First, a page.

set nocompatible " We're using VIM, not VI " ============================ " Pathogen Bundle Management " ============================ runtime bundle/pathogen/autoload/pathogen.vim call pathogen#infect() " ==================== " Editor Preferences " ==================== syntax on filetype plugin indent on " load ftplugin and indentation files set smarttab " [*Sensible] set autoindent " [*Sensible] Auto-indent set smartindent " Smart-indent set tabstop=8 " Tab literals are 8 spaces wide set shiftwidth=4 " Soft tabs are 4 spaces wide set softtabstop=4 " Backspace acts like unindent set expandtab " Insert spaces instead of tabs set listchars=tab:▸\ ,eol:¬ " [*Sensible] Show whitespace chars set showmatch " [*Sensible] Highlight matching delimiters set mat=2 " [*Sensible] Show matchng delimiter for .2sec set nowrap " do not wrap text in display if exists("&rnu") set rnu " Relative line numbering (if available) else set number " Line numbers endif set ruler " [*Sensible] Show position in bottom-right set showcmd " [*Sensible] Show incomplete commande as you type set magic " Pattern matching with special chars set incsearch " [*Sensible] Make search act like a browser set hlsearch " Highlight search results set backspace=eol,start,indent " [*Sensible] set whichwrap+=<,>,h,l set autochdir " Automatically set browser to working dir silent! colorscheme komputerwiz " Custom colorscheme, based heavily on 'slate' let map leader = '\' " '\' by default, but can't use multichar maps " ================ " Spell Checking " ================ nmap <silent> <leader>s :set spell!<CR> set spelllang=en_us " ========= " Folding " ========= set foldmethod=syntax set foldcolumn=4 " ====== " gVim " ====== if has('gui_macvim') set guifont=Ubuntu\ Mono:h11 elseif has('gui_running') set guifont=Ubuntu\ Mono\ 11 endif if exists("&guioptions") set guioptions-=T " Hide toolbar by default " Hide scrollbars by default set guioptions-=r " right scrollbar set guioptions-=R " right scrollbar (vsplit) set guioptions-=l " left scrollbar set guioptions-=L " left scrollbar (vsplit) set guioptions-=b " bottom scrollbar " mappings to toggle gui elements nmap <D-\> :if &go=~#'T'<Bar>set go-=T<Bar>else<Bar>set go+=T<Bar>endif<CR> nmap <leader>R :if &go=~#'r'<Bar>set go-=r<Bar>else<Bar>set go+=r<Bar>endif<CR> nmap <leader>L :if &go=~#'l'<Bar>set go-=l<Bar>else<Bar>set go+=l<Bar>endif<CR> nmap <leader>B :if &go=~#'b'<Bar>set go-=b<Bar>else<Bar>set go+=b<Bar>endif<CR> endif " =========================== " Mappings and Key Bindings " =========================== nnoremap nnoremap <leader>l :set list!<CR> nnoremap <leader>v :tabedit $MYVIMRC<CR> " opening and closing folds quickly nnoremap <space> za vnoremap <space> za " text bubbling (unimpaired remappings) nmap <A-D-Up> [e vmap <A-D-Up> [egv nmap <A-D-Down> ]e vmap <A-D-Down> ]egv " type '\a' followed by '|', ':', or '=' to tabularze at that char if exists(":Tabularize") nmap <leader>a| :Tabularize /|<cr> vmap <leader>a| :Tabularize /|<cr> nmap <leader>a= :Tabularize /=<cr> vmap <leader>a= :Tabularize /=<cr> nmap <leader>a: :Tabularize /:\zs<cr> vmap <leader>a: :Tabularize /:\zs<cr> nmap <leader>a, :Tabularize /,\zs<cr> vmap <leader>a, :Tabularize /,\zs<cr> endif " map NERDTree toggle to <F3> map <F3> :NERDTreeToggle<CR> " map <F4> to run build and display errors nmap <F4> :w<CR>:make<CR>:cw<CR> " map <F5> to graphcal undo tree nmap <F5> :GundoToggle<CR> " ======================================================= " Set tabstop, softtab, and shiftwdth to the same value " ======================================================= command! -nargs=1 Stab call Stab(<f-args>) function! Stab(width) if a:width > 0 let &l:sts = a:width let &l:ts = a:width let &l:sw = a:width endif endfunction " ==================================== " Autosource vimrc when it's updated " ==================================== if has("autocmd") autocmd BufWritePost .vimrc source $MYVIMRC endif " ======================================== " vim -b : edit binary using xxd-format! " ======================================== augroup Binary " remove all autocmds for group 'Binary' au! au BufReadPre *.bin let &bin=1 au BufReadPost *.bin if &bin | %!xxd au BufReadPost *.bin set ft=xxd | endif au BufWritePre *.bin if &bin | %!xxd -r au BufWritePre *.bin endif au BufWritePost *.bin if &bin | %!xxd au BufWritePost *.bin set nomod | endif augroup END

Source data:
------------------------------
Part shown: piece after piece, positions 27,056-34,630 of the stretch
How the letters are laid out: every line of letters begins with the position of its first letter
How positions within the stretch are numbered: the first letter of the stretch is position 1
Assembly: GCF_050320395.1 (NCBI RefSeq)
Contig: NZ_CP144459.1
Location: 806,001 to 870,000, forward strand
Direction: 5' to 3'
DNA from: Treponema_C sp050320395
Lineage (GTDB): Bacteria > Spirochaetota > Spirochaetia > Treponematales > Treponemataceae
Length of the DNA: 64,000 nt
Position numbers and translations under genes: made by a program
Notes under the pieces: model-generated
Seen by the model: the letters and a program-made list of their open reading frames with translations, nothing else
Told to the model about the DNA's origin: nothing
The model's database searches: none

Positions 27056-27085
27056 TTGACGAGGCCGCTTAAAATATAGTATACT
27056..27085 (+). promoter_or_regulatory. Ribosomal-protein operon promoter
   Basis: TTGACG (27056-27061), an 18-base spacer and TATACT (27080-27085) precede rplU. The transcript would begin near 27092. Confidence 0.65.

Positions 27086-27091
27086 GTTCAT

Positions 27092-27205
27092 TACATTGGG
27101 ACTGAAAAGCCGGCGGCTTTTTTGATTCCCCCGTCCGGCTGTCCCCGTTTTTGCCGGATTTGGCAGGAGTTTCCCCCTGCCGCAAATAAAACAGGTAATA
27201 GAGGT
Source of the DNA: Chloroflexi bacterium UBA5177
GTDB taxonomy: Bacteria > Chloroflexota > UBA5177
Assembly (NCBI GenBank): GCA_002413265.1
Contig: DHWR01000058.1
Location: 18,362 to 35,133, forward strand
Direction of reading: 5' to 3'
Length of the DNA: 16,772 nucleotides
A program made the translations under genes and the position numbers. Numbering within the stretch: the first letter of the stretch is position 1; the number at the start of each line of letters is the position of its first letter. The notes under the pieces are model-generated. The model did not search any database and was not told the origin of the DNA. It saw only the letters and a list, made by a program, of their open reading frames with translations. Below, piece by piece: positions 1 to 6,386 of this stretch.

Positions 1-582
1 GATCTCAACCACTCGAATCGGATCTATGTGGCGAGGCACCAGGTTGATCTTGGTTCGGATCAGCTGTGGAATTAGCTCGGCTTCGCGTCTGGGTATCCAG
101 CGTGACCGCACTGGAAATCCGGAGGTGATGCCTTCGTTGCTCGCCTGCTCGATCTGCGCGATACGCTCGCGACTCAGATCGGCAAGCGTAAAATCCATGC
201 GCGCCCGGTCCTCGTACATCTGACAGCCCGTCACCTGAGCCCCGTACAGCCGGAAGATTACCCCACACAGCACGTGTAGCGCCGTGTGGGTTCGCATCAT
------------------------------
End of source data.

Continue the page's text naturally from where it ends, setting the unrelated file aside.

Vim is modal because it has different “modes” for inserting text, entering commands, and selecting text. ↩︎